April is Women’s Health & Safety Month, and it’s the perfect time to take a closer look at dry eye disease. Dry eye disease is a condition that affects millions of women across the country. It occurs when the eyes do not produce enough tears or when the quality of tears is poor.
Women are more likely to develop dry eye disease than men for several reasons. In this blog post, we’ll explore dry eye disease, its symptoms, why it’s more common among women, and treatment options.
Symptoms of dry eye disease
The most obvious symptom of dry eye disease is an overall feeling of discomfort in the eyes—usually accompanied by a “burning” sensation or itching. Other common signs include:
- Light sensitivity
- Blurry vision
- Heavy eyelids
- A feeling of something in the eye (foreign body sensation)
- Difficulty wearing contact lenses
- Watery or teary eyes
- Stringy mucus near the eye
- Difficulty opening your eyes after sleeping
If you experience any of these symptoms regularly, you should see an optometrist for an eye exam.
Why is dry eye disease more common in women?
Women are twice as likely to develop dry eye disease than men. Here are a few reasons why women are especially prone to this condition:
Women experience several hormonal changes throughout their lives, which can affect tear production. For example, during pregnancy, hormonal changes can lead to dryness and discomfort in the eyes. Women may also experience dry eye disease during menopause due to decreased estrogen levels. Estrogen plays a vital role in tear production, so a decrease in estrogen can lead to dry eye symptoms.
Makeup can also contribute to dry eye disease in women. Certain ingredients in makeup, such as preservatives and fragrances, can irritate the eyes and cause dryness. Wearing contact lenses with makeup can also exacerbate the problem by trapping debris and bacteria, leading to inflammation and dryness. Some makeup removers also contain harsh chemicals that can cause tears to evaporate too quickly and negatively affect their quality.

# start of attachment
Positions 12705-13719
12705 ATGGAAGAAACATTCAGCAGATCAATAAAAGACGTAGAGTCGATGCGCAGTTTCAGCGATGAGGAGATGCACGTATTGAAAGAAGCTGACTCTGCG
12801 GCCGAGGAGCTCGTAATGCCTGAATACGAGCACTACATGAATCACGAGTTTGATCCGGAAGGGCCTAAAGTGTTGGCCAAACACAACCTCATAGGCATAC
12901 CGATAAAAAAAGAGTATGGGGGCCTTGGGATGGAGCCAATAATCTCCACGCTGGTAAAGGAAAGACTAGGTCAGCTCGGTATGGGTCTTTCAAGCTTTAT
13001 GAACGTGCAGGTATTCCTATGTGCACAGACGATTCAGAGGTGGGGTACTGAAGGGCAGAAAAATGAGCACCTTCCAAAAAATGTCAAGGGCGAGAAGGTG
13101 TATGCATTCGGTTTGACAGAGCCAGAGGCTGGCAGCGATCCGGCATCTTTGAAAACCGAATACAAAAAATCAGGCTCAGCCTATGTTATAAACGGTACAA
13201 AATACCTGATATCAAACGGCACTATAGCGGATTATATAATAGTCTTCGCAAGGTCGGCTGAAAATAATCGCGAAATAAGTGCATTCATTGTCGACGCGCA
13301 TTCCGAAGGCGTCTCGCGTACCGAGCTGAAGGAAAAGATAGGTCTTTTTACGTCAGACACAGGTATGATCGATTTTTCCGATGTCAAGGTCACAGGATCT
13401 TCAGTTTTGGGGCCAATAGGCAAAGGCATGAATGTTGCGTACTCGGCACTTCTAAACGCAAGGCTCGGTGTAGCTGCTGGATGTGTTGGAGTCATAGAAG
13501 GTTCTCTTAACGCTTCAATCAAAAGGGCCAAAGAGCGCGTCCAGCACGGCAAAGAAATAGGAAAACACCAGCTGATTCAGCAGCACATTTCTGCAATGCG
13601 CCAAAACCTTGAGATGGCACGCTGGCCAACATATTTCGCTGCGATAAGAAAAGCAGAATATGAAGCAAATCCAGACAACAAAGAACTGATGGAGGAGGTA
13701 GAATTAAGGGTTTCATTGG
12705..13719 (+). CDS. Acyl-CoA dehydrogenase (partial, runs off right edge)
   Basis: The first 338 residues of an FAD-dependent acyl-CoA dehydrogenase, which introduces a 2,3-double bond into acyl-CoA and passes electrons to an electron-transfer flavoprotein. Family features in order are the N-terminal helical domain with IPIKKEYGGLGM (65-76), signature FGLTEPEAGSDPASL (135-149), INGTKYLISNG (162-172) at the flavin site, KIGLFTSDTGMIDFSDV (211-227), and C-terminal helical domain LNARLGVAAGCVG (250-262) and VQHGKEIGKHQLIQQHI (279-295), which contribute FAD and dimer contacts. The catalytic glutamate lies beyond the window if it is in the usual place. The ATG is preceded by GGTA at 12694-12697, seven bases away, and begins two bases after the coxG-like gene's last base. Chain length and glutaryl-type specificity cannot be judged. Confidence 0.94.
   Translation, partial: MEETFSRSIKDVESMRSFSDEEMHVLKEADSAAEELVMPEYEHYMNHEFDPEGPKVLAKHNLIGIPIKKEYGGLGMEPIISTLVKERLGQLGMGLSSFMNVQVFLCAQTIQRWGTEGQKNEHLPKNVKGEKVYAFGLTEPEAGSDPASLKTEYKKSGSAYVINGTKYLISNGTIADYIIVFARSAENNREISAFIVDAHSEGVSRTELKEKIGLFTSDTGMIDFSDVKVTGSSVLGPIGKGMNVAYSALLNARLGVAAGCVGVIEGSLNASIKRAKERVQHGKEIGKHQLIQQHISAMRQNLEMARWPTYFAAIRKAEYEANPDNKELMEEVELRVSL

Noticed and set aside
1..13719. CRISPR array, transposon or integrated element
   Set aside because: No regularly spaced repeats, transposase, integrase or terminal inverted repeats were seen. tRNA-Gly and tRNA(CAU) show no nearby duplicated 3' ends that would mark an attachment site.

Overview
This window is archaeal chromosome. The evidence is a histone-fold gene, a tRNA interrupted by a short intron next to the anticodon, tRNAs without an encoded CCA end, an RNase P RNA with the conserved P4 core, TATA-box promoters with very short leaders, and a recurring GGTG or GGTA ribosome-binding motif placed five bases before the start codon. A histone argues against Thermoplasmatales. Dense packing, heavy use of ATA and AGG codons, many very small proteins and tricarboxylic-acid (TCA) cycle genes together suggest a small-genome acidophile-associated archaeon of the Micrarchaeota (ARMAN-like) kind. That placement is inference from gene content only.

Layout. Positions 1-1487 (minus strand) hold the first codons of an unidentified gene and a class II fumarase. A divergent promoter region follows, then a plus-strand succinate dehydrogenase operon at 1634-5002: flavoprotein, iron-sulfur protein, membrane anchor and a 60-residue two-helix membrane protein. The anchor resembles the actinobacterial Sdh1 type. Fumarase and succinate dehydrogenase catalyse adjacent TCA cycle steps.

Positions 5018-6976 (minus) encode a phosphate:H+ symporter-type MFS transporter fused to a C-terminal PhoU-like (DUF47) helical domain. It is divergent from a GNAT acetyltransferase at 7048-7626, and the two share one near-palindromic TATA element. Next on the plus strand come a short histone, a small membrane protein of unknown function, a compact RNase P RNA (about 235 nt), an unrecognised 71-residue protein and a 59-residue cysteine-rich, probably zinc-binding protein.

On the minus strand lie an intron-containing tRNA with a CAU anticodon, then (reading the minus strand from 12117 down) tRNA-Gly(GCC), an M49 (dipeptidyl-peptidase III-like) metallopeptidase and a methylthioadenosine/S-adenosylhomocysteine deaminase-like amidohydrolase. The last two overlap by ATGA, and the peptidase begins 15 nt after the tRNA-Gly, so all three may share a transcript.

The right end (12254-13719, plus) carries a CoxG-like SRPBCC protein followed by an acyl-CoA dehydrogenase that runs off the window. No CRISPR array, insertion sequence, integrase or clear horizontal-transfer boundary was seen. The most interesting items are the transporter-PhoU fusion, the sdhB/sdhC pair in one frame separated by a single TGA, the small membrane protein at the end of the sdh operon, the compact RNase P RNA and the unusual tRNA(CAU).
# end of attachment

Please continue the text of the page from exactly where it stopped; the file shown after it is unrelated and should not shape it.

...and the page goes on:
Many oral contraceptives cause dry eyes as a side effect. Taking birth control pills lowers androgen levels in the body, negatively affecting tear production.
Several autoimmune diseases, such as Sjogren’s syndrome, affect women more frequently than men. These diseases can damage the glands responsible for tear production, leading to dryness and discomfort in the eyes.
Treatment options for dry eye disease
Fortunately, there are several treatments available for those suffering from dry eye disease. For mild cases of dry eye, over-the-counter artificial tears can help provide relief from uncomfortable symptoms such as itching and burning. In addition, lifestyle changes such as avoiding smokey environments or taking frequent breaks from staring at screens can also help reduce symptoms of dryness by reducing stress on your eyes.
For more severe cases that don’t respond to artificial tears alone, you should schedule a comprehensive eye exam with a qualified optometrist. Your eye doctor can determine why you are suffering from eye disease and develop a treatment plan to help you get relief.
At Lighthouse Vision, we have the expertise and technology to diagnose and treat dry eye disease. If your dry eye disease is caused by meibomian gland dysfunction, the most common cause of dry eye disease, our eye doctors in Milford can provide a quick, painless in-office treatment called OptiLight by Lumenis. It uses precise, intense broad-spectrum light to address signs of dry eye disease due to meibomian gland dysfunction.
If you are experiencing dryness, discomfort, or inflammation in your eyes, don’t delay in getting the care you need! Schedule an appointment with us today!